Note: This story was last updated at 6:30 p.m.
Unused railroad tracks that crossed Briarcliff Avenue, Emory Valley Road, and South Illinois Avenue were removed on Thursday and Saturday night.
Railroad company CSX split the traffic control costs with the city and paid to remove the tracks, Oak Ridge Public Works Director Gary Cinder said. In exchange, the city agreed to repave the roadways as part of street maintenance.Â The crossing lights were removed as well so that commercial vehicles, including school buses, no longer have to stop at the abandoned crossings and, in the case of school buses and other vehicles that carry children, open and close their doors before proceeding.
The project has been in the works for two years.
“We’re thrilled to finally get to this stage,” Cinder said last week.Â “It’s been a long time coming.”
He said the final cost was not clear yet, but it wasn’t expected to be significant. The city worked with contractor Rogers Group Inc. on the project.
Cinder said there is a separate proposal to remove the tracks in front of the Y-12 National Security Complex, but the city will have to work with the U.S. Department of Energy and National Nuclear Security Administration to remove those tracks. Y-12 is an NNSA site.
In the next year, the city could work on smaller railroad crossings that don’t have signals, Cinder said. The city might be able to remove those tracks and patch the roads.
It’s more evidence that the tracks are not coming back, said Kathryn Baldwin, Oak Ridge Community Development director. ThatÂ gives the city more credence to ask for the railway property to be turned into a multi-modal pathway that could eventually be used by runners, bicyclists, and pedestrians for shopping, recreation, and commuting to school and work.Â The abandoned railway runs from Y-12 to the city’s waterfront at Melton Lake Drive. An initiative known as “rails to trails” was included in a bike and pedestrian plan approved in March 2011, but it wasn’t emphasized in that document because, at the time the report was drafted, the railroad was still connected to an active CSX line. But in the last few days of the study, CSX removed tracks that crossed Melton Lake Drive, Baldwin said.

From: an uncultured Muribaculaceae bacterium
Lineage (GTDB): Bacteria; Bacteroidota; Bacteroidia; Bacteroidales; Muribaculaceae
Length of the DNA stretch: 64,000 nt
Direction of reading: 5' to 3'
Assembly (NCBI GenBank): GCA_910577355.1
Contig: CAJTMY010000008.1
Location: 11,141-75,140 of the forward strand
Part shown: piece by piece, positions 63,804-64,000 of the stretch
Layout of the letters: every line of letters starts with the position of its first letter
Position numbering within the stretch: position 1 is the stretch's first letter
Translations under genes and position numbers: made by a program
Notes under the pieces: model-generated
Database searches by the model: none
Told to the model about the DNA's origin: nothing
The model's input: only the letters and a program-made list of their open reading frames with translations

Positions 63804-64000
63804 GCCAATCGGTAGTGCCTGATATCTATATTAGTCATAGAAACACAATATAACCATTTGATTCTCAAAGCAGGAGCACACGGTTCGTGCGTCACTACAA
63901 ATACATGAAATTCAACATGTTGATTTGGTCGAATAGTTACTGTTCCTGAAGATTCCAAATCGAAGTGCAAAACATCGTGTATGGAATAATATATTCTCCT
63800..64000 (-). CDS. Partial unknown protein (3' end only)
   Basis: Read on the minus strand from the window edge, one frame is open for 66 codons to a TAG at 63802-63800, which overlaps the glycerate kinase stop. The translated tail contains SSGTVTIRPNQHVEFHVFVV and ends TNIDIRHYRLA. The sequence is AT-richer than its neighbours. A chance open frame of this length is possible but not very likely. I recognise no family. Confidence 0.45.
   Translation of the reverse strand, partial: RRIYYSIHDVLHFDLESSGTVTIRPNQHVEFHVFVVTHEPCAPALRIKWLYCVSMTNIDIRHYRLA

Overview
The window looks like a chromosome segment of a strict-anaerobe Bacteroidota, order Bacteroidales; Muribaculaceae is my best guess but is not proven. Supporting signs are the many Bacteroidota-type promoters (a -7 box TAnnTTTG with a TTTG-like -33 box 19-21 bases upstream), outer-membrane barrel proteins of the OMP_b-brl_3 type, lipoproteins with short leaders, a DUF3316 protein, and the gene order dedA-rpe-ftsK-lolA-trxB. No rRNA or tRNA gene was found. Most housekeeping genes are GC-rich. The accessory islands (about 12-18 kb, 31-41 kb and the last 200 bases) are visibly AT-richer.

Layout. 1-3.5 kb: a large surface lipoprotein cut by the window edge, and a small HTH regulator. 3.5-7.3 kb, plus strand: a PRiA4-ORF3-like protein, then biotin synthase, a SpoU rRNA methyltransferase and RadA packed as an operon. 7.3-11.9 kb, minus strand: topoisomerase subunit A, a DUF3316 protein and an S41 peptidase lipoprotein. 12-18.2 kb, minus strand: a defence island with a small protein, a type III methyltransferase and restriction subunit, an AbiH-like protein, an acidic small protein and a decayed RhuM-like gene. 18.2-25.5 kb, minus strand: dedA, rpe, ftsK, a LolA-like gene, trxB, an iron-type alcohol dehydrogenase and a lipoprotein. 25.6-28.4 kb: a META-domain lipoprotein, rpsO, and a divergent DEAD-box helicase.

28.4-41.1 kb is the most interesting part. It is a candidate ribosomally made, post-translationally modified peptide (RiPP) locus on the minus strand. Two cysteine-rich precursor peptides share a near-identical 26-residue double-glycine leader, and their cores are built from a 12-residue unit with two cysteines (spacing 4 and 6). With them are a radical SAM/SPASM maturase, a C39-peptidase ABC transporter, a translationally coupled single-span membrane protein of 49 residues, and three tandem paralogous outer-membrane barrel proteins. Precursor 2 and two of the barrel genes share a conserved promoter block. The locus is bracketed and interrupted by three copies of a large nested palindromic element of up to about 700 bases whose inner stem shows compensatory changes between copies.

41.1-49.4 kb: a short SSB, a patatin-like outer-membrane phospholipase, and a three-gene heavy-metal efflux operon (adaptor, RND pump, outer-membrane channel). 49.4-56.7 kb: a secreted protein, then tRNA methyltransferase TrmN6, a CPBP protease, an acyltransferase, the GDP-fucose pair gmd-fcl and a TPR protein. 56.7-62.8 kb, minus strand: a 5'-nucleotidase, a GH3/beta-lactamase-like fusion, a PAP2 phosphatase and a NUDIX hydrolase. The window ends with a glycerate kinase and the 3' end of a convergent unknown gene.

Now, the line is not used, and it appears that it never will be, she said.
Baldwin said there were two actions by DOE and the federal highway transportation board that allowed the tracks to be removed from active roadways. First, DOE, which had the first right of refusal on the tracks, formally notified CSX that the department would not exercise that option on the section of railway from Melton Lake to the Y-12 entrance, meaning the department is not interested in the railway or the land, Baldwin said.
Second, the federal highway transportation board had to approve the project before CSX could make the line inoperable, Baldwin said. That approval has been obtained.
CSX still owns the right-of-way and any improvements in it.Â Baldwin said the city hasn’t requested the right-of-way, but preliminary discussions have started.
“We think this can serve as an alternative means of transportation,” she said. A trail where the railway is now would allows residents in neighborhoods like Emory Heights to ride a bike to Y-12 to work, and it would permit children in developments such as Hendrix Creek to walk or bike to Jefferson Middle School, for example.
Baldwin said she has requested the preparation of a master plan through the Knoxville Regional Transportation Planning Organization that could help determine access points, rest areas, and bike racks, and help determine where the right-of-way needs to be graded and how the project could be phased.
Baldwin said the right-of-way, if dedicated to the city, could be used even as a walking trail.
“It could be used even without massive improvements,” she said.